Kathy Evans, an assistant professor at Eastern Mennonite University, which offers a graduate certification program in restorative justice for educators, shares Rotherham’s concerns. Restorative justice can’t exist in a vacuum, Evans said. Schools also have to address the campus-climate issues that contribute to student behavior.
Quantifying the number of schools using restorative justice is difficult. In addition to the large-scale district programs that have been well-documented, many teachers are opting to use the model in their individual classrooms. That’s one of the reasons why a group of restorative-justice advocates and educators met last summer to begin outlining plans for a national association, according to Evans. The goal is to support grassroots efforts and to ensure that there’s both consistency and accountability for restorative-justice programs in schools.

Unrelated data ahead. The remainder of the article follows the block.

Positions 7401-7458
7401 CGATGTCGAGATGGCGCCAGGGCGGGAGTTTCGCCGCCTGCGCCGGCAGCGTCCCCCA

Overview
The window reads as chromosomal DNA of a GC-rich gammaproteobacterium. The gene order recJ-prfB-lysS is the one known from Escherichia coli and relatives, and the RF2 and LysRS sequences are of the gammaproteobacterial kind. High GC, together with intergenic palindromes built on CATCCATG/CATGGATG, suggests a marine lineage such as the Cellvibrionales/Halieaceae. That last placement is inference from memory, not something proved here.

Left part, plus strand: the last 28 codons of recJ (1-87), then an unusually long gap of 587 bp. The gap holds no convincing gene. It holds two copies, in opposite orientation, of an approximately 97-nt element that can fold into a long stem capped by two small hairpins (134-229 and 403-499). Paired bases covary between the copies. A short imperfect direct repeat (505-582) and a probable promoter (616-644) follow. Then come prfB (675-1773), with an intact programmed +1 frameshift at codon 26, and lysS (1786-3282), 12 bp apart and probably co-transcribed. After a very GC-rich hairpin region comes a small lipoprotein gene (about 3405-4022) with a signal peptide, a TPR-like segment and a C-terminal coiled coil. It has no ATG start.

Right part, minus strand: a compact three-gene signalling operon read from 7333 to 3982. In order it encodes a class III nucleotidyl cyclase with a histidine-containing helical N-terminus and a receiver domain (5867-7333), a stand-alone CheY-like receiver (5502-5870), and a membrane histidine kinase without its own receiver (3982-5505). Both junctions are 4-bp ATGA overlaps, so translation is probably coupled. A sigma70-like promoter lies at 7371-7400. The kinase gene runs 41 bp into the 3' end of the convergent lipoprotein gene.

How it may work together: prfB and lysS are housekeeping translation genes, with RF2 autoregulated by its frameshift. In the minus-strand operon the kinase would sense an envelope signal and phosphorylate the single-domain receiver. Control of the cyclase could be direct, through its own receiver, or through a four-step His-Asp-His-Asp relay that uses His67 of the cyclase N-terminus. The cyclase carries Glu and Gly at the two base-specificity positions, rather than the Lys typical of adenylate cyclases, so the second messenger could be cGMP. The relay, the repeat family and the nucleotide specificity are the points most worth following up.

Evans said she observed a restorative-justice circle at a school recently in which the students were still looking to the teacher for permission to speak. That’s a red flag, she said.
“Educators do this quick-and-dirty one-day training and they think they’re qualified to do restorative-justice work—they’re doing the best they can with what they do know,” she said. “But the circles are supposed to equalize the power and give students the right to speak. That didn’t happen.”